Fast-tracking Disability Support Pension claims for severe disability and cancer
As part of the Australian Government’s package of Disability Support Pension (DSP) reforms, more people with a severe and profound permanent disability will be granted the payment more quickly.
The DSP is an essential element of Australia’s safety net and it is vital that it supports the people who need it – those Australians who, through no fault of their own, are unable to work to fully support themselves.
People with severe and profound disability should not be made to jump through unnecessary bureaucratic hoops in order to qualify for the payment.
The changes will cut bureaucracy and remove the requirement for referral to a Job Capacity Assessment in more cases of severe and profound disability.
From 1 July 2010, DSP assessment will be simplified to fast-track more claimants who are clearly or manifestly eligible due to a catastrophic, severe congenital disability or cancer, so they can receive financial support more quickly.
Under the new arrangements, Centrelink will check the claimant’s medical report to see whether the person can be granted on the basis of diagnosis alone. In cases where the prognosis is unclear, Centrelink will contact the claimant’s treating doctor and/or the new Centrelink Health Professional Advice Unit to discuss the person’s condition, treatment regime and likely prognosis.
Where the person is clearly eligible for DSP, Centrelink will grant the payment without the claimant undergoing a rigorous Job Capacity Assessment.
This measure will help cut red tape for people with a severe disability, or who have been diagnosed with certain cancers who are clearly eligible, so they can receive financial support more quickly.
Currently there are a limited number of circumstances where the DSP can be granted on the basis of diagnosis alone, without the Job Capacity Assessment.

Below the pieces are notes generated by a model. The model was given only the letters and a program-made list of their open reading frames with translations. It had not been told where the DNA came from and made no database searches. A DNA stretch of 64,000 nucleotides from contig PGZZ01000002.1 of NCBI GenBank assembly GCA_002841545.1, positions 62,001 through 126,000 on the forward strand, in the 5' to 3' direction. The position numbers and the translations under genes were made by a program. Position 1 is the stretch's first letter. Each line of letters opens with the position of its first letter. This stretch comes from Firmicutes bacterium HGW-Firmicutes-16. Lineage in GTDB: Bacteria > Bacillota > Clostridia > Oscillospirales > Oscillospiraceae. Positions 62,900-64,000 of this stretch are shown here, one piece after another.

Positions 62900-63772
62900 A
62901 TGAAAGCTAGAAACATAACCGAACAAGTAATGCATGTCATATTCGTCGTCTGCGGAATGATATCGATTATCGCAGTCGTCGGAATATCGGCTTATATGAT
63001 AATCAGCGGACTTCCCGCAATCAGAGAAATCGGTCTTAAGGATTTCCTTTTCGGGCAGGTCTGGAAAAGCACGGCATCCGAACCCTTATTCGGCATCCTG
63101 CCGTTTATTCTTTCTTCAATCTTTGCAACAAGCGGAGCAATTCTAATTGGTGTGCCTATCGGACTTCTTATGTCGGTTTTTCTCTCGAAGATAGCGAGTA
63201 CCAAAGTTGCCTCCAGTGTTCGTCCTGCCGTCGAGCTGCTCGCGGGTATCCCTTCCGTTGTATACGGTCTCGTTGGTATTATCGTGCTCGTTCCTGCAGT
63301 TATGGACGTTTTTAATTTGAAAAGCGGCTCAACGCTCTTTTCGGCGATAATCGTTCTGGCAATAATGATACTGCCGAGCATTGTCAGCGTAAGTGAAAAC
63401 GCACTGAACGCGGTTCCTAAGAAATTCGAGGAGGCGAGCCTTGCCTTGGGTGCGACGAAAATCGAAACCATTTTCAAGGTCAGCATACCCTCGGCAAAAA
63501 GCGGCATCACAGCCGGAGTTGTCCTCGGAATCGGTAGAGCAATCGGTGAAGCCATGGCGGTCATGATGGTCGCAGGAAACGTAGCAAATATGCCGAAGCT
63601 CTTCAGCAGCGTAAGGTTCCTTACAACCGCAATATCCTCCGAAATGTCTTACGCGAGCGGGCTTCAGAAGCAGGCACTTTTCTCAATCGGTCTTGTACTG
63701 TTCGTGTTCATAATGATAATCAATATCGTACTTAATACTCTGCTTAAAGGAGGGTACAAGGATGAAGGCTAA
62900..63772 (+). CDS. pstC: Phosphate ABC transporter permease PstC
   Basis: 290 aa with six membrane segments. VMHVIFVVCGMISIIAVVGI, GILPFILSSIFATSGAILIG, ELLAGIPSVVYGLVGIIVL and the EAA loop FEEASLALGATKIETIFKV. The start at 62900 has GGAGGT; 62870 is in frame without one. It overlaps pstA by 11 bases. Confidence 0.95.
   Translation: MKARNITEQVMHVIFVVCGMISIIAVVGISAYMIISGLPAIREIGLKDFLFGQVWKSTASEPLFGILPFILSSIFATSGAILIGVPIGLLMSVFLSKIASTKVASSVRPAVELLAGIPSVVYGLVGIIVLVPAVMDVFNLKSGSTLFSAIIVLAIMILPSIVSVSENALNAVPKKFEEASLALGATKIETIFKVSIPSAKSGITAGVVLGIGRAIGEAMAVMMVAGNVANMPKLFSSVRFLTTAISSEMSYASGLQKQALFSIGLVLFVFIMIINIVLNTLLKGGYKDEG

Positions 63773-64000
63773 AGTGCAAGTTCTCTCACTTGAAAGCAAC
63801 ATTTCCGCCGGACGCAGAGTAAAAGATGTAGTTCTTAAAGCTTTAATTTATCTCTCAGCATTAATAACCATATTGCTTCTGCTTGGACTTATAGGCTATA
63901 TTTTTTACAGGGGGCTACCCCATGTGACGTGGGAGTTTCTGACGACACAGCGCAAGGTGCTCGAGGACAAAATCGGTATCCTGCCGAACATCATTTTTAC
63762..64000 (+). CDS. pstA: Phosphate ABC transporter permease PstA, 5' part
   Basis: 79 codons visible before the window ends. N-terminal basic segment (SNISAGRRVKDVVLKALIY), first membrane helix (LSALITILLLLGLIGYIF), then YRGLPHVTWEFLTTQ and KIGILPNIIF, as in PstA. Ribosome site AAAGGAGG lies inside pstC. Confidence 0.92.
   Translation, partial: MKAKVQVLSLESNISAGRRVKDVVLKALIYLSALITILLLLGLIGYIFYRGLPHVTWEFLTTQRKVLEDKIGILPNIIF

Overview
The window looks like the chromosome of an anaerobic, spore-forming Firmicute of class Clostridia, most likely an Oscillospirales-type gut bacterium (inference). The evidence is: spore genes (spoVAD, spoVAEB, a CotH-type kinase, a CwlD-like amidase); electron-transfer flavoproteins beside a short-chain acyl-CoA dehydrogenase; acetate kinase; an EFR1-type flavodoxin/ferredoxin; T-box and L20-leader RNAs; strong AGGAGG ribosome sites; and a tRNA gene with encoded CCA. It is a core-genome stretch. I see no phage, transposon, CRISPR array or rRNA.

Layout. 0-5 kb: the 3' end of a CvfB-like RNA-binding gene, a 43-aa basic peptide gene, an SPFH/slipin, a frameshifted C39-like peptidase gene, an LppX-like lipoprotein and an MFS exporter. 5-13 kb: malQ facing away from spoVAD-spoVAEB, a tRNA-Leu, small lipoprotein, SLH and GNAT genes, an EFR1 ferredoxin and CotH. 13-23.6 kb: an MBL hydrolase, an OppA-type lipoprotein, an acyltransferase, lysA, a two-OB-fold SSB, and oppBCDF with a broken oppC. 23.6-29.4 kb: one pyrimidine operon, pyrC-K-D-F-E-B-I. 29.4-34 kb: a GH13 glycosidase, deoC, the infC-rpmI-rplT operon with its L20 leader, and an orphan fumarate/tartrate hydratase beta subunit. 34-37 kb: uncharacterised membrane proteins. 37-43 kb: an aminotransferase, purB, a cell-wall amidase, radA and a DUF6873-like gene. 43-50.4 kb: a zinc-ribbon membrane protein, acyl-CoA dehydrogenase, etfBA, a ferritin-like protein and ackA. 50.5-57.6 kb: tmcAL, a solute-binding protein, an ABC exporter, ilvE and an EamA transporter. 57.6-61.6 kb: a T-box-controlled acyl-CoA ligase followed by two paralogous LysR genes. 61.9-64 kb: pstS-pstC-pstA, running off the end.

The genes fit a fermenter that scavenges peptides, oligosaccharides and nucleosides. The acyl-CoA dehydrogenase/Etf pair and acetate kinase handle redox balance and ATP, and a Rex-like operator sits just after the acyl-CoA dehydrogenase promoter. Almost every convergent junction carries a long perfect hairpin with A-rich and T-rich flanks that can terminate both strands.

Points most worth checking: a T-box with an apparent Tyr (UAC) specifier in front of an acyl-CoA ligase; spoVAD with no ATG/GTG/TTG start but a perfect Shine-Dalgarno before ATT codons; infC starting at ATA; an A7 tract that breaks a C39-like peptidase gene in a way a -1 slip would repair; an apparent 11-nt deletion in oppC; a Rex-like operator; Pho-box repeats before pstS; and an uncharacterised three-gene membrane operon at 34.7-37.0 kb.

These are known as manifest grants of DSP, and include situations where a person has been diagnosed with:
- a terminal illness with a life expectancy of less than two years
- permanent blindness
- severe intellectual disability
- severe disability that requires high level daily care
- category 4 HIV/AIDS
With the help of expert professionals, the Government has developed a further list (list one) of conditions such as rare diseases, neurodegenerative conditions and cancers which will be eligible for the DSP on the basis of diagnosis alone, such as:
- Creutzfeldt-Jakob disease
- small cell cancer of the large intestine, prostate, lung, uterus and ovary
- liver cancer
- Angelman syndrome (a neurological disorder that causes severe learning difficulties)
- Lesch-Nyhan syndrome (a catastrophic disease characterised by neurological dysfunction and cognitive and behavioural disturbances)
The Government has also developed a second list (list two) of medical conditions which may, upon further investigation, be terminal or catastrophic, such as:
- Rett syndrome (a neurodevelopmental disorder involving severe intellectual and physical disability)
- chronic lung disease
- bone cancer
Centrelink will contact the claimant’s treating doctor and/or the new Centrelink Health Professional Advice Unit to discuss the person’s condition, treatment regime and likely prognosis.
These new arrangements will help respond to the 2009 report from the Commonwealth Ombudsman: Assessment of Claims for Disability Support Pension from people with acute or terminal illness.
For medical conditions on the lists please visit Fast-Tracking Disability Support Pension Claims for People with Profound Disability or Terminal Illness.